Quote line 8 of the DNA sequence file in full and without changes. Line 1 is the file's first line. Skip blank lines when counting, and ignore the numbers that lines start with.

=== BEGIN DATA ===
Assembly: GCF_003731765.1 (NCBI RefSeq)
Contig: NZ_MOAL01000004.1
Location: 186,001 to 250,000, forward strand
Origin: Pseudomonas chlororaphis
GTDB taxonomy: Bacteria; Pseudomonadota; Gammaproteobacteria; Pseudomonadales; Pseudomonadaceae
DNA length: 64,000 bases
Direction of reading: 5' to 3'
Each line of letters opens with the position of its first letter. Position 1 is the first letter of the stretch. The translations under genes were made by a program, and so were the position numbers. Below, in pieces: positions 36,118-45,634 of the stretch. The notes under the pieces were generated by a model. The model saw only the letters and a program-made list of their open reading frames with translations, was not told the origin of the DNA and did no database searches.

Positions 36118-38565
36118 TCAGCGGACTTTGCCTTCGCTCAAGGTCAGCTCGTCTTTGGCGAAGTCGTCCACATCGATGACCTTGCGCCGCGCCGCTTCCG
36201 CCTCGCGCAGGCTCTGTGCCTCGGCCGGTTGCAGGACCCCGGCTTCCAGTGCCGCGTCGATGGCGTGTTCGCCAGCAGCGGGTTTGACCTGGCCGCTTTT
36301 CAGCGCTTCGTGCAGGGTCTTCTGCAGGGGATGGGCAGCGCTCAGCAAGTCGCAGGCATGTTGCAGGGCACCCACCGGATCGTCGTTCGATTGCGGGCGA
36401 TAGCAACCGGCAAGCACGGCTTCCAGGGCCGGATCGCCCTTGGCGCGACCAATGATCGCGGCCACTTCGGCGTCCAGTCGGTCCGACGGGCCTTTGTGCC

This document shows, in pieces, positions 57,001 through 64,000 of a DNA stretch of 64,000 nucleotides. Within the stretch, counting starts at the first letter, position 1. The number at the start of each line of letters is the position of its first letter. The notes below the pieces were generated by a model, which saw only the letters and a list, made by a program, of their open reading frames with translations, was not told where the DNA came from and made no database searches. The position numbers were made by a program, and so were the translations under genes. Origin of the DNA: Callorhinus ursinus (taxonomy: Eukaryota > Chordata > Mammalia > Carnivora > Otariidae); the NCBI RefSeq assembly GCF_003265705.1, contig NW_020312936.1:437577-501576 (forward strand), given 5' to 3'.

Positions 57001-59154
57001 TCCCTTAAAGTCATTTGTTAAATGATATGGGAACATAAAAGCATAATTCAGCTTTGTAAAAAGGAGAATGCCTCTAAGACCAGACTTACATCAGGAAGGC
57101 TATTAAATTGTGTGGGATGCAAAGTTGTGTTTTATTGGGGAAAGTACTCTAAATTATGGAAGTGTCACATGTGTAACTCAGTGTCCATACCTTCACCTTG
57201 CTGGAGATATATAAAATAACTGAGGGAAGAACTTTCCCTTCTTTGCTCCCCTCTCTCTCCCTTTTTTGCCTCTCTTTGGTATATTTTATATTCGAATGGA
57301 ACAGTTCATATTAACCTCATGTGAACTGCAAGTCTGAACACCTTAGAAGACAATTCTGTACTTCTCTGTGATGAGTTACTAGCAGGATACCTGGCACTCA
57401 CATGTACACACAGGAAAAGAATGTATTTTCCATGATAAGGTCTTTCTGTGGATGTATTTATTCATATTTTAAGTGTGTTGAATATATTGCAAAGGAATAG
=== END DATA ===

Each line of letters opens with the position of its first letter. Position 1 is the first letter of the stretch. The translations under genes were made by a program, and so were the position numbers. Below, in pieces: positions 36,118-45,634 of the stretch. The notes under the pieces were generated by a model. The model saw only the letters and a program-made list of their open reading frames with translations, was not told the origin of the DNA and did no database searches.